Tuesday, August 4, 2015
Struggles Have Highlighted Twins Correct Deadline Decision
For much of the season, the Twins were a team playing well above water. With an extremely impressive home record, while staving off regression, Minnesota distanced themselves from the pack. As it generally does, baseball has begun to shift back towards a statistical normalcy and the Twins have felt the squeeze.
Since the All Star Break, Minnesota is just 5-11. In those 16 games, the Twins offense has scored an average of 3.4 runs per game while surrendering 5.2 runs per game. Their bullpen has all but imploded, most obviously on the back end (Glen Perkins owns an 11.12 ERA since the break). The Twins offense has gone in the tank, and the winning has hit the skids. In their last three losses, Minnesota has scored just one run in each contest.
To say this was predictable is probably not unfair. Minnesota has a plethora of pitchers with inflated FIP (fielding independent pitching) marks and strong ERA's (in fact, acquired reliever Kevin Jepsen is among them). They have also seen a boost in the offense from unlikely sources such as Aaron Hicks (who has been incredibly hot), Eddie Rosario (who's been consistent), and Miguel Sano (who surprisingly has hit for average). At the root of the struggles though is that the Twins have watched it all come crashing down at the same time.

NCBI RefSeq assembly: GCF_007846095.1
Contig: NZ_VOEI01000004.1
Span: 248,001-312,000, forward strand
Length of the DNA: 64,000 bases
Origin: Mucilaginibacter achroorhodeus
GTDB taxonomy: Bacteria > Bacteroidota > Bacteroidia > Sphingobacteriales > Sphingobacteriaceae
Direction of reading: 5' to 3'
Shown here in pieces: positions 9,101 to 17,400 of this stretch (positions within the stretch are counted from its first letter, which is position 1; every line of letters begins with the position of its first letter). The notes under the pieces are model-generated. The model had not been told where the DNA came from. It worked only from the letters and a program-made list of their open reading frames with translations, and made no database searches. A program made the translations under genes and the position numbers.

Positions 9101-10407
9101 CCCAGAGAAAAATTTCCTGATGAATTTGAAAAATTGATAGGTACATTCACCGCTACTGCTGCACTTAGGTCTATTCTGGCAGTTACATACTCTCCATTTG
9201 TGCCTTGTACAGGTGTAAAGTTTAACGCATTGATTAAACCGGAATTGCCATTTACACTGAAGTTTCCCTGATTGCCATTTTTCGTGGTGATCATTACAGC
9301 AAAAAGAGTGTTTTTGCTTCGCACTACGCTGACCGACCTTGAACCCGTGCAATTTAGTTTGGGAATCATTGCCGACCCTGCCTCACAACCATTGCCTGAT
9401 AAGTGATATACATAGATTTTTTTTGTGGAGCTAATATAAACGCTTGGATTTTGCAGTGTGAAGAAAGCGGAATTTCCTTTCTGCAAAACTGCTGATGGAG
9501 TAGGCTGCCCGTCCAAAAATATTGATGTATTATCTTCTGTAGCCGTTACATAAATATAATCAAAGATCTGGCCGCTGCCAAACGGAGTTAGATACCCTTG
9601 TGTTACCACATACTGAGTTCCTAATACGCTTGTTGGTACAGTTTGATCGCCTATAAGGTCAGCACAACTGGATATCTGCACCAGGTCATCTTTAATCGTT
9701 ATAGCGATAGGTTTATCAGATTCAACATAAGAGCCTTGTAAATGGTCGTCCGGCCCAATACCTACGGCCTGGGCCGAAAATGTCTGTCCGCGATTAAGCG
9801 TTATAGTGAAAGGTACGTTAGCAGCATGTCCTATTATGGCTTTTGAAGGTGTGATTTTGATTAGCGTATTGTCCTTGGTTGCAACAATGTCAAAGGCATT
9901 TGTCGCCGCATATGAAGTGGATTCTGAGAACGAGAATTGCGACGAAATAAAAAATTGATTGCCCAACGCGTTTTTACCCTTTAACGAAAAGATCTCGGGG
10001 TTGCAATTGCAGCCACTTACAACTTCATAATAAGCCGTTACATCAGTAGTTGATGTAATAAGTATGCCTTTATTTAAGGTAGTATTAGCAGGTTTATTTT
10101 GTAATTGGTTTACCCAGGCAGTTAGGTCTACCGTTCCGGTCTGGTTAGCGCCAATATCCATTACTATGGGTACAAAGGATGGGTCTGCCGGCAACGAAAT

Blaine Boyer (3.02 ERA 4.28 FIP, still some regression to come) and Casey Fien (4.19 ERA 4.14 FIP) have started to even out, J.R. Graham has been knocked around (9.00 ERA in his last 8.0 IP), and we already touched on Perkins struggles. Joe Mauer (.255/.317/.327), Torii Hunter (.204/.246/.370), and Brian Dozier (.217/.299/.450) have all slumped since the break. Starting pitching hasn't been great, and Tommy Milone (7.98 ERA in 142. IP since ASG) is now headed to the DL.
Terry Ryan is watching as each of the potential problem areas for the Twins rears it's head at once. In that, he can find solace in knowing he absolutely did the right thing at the trade deadline. Fixing the bullpen, offense, and need positions all at once without jumping the gun wasn't a realistic possibility. In a difficult test of patience, that is now paying dividends.
Staying put for the most part (aside from dealing for Jepsen who provides team control going forward), allows the Twins to continue along a realistic path. Despite being in position to grab a Wild Card spot, the heat of the summer was sure to sort things out. Regardless of the big moves by the Blue Jays (both David Price and Troy Tulowitzki count as just that), the Twins were going to have to continue to defy their own odds. In not sacrificing the blueprint that has been laid out, the next few years remain incredibly bright for the Twins.
As the 2015 Major League Baseball season rolls on, the Twins still have plenty to gain. Nowhere near out of the playoff race, call ups and seasoning can be provided to young and integral players in the midst of meaningful games. With Tyler Duffey paving the way and Jose Berrios likely soon to follow, Minnesota affords young arms a cup of coffee in the middle of real action. Miguel Sano, Hicks, Rosario, and even Byron Buxton can begin to settle into the highest level while competing for something on a nightly basis. In the end, it's the best outcome for everyone.
Going forward, the Twins already had plenty of reason to be realistic playoff contenders immediately in 2016 and onward. Thanks to the decision to hold onto the farm, the Twins should take plenty of valuable lessons and developmental instances away from 2015 even if they don't end up in the playoffs. As 2016 rolls around, they should enter as one of the two best teams in the Central, and the final two months of 2015 baseball will serve as the launching pad for that growth.